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Dollars Still Needed To Defend Beef

Dollars Still Needed To Defend Beef

The drought's harsh impacts on cattlemen and poor market conditions were cited as the reasons to stay the course for now.

A Nebraska Cattlemen task force this spring made the right decision, at least for now, to back off from pursuing for a state-based beef checkoff in Nebraska. After more than a year's worth of background work, public meetings and a survey, task force members decided against seeking legislative action in 2014 on a $1 per-head state checkoff, one that would have been in addition to the $1 national checkoff.

The drought's harsh impacts on cattlemen and poor market conditions were cited as the reasons to stay the course for now. Dave Hamilton, Thedford rancher and task force chairman, said 60% of those who were handed in surveys at the input meetings opposed the additional checkoff.

Dollars Still Needed To Defend Beef

It wasn't only the assessment of another $1 per head that bothered cattlemen. Some were concerned about checkoff collections in non-brand areas of the state as well as how national checkoff dollars are used by the National Cattlemen's Beef Association.

Nebraska's beef producers have spoken, and that's why the task force sought their input. But it doesn't solve the problem the beef industry faces in the need to respond to the ever louder anti-meat and animal rights movements in this country. Somehow, the industry must figure out how to fight back more effectively against the misinformation being spread to consumers who seemingly are willing to absorb whatever these groups spew. It will take more dollars to fight back with better information programs that include producers themselves.

It's not just the regular suspects—extreme animal rights activists, environmental groups, celebrity vegetarians, and dieticians and scientists with personal causes—that attempt to turn consumers away from beef and other meats. USDA has had its part in it, too.


Remember, the "Meatless Monday" promotion in a USDA cafeteria newsletter by an agency staffer. Plus, the constant "healthy school lunch" barrage the agency pushes at every chance. Healthier eating is fine, but USDA appears to be squeezing protein-rich foods like red meat out of the picture.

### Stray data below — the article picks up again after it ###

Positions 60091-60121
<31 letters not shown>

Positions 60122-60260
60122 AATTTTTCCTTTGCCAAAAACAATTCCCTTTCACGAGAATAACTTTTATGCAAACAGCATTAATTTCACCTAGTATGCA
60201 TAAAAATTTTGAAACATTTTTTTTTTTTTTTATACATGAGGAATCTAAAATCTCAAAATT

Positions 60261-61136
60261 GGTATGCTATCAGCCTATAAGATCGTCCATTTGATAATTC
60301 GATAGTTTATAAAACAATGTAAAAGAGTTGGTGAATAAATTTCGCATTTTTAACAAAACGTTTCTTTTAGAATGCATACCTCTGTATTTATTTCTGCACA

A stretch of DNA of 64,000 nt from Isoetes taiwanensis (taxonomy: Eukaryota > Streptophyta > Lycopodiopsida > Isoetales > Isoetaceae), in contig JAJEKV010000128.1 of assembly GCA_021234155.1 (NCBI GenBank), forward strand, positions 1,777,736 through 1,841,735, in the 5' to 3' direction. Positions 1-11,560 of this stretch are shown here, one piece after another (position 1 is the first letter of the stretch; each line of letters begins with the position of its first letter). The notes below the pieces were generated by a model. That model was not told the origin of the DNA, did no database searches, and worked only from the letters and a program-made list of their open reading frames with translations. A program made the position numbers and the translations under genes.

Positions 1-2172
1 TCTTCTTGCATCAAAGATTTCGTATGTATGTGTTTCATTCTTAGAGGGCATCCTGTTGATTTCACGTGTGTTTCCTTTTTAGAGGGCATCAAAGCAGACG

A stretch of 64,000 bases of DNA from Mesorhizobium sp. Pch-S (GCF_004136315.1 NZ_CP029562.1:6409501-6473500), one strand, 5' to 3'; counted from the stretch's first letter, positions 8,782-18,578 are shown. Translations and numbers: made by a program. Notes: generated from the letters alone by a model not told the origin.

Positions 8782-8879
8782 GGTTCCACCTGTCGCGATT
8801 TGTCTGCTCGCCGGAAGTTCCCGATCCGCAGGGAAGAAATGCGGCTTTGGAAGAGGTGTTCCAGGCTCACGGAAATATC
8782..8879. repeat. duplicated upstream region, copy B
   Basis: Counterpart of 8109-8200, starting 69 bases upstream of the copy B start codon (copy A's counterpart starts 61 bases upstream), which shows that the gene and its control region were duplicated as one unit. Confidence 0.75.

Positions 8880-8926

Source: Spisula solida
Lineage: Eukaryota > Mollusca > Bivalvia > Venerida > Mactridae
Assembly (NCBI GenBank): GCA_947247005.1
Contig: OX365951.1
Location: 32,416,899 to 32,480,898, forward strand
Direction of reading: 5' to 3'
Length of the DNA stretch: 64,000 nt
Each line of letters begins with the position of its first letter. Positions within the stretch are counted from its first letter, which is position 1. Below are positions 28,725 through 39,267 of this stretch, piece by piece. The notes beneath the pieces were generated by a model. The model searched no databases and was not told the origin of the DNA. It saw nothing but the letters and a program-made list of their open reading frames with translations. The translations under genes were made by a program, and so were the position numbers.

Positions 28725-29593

The mandatory federal checkoff, created under the 1985 Farm Bill, raised $85 million in 2005, but the checkoff will only take in $78 million in 2013 for beef promotion, education and marketing. Twenty-five percent fewer cows nationally than just 10 or 15 years make a big difference in checkoff revenues. And that $78 million has much less buying power today because of inflation than it did 10 to 20 years ago.

Other states have looked at adding state-based programs. But it doesn't have to come from new state programs. With enough support from the states, a proposal to increase the national checkoff might be a possibility. The money would still come out of producers' pockets, but at least more bureaucracy would not be added at the state level.

Thedford ranch Hamilton directed the task force and did an admirable job of conducting the meetings and explaining the task force's intent, in an even-handed way. While the task force backed off for now, Hamilton is right to encourage beef producers to not only stay involved, but also to protect their industry.

"We want to continue to grow beef demand," he said at the spring Sandhills Cattle Association Convention, covered by Nebraska Farmer field editor Curt Arens.

In an article to appear in our July issue, Arens quotes Hamilton, "We have to do what we can to better communicate our message to consumers."

Nebraska beef producers shouldn't let others define their product's attributes. They can't ignore their adversaries and they shouldn't leave the idea of additional checkoff revenues, from either a state program or at the national level, stay on the shelf forever.


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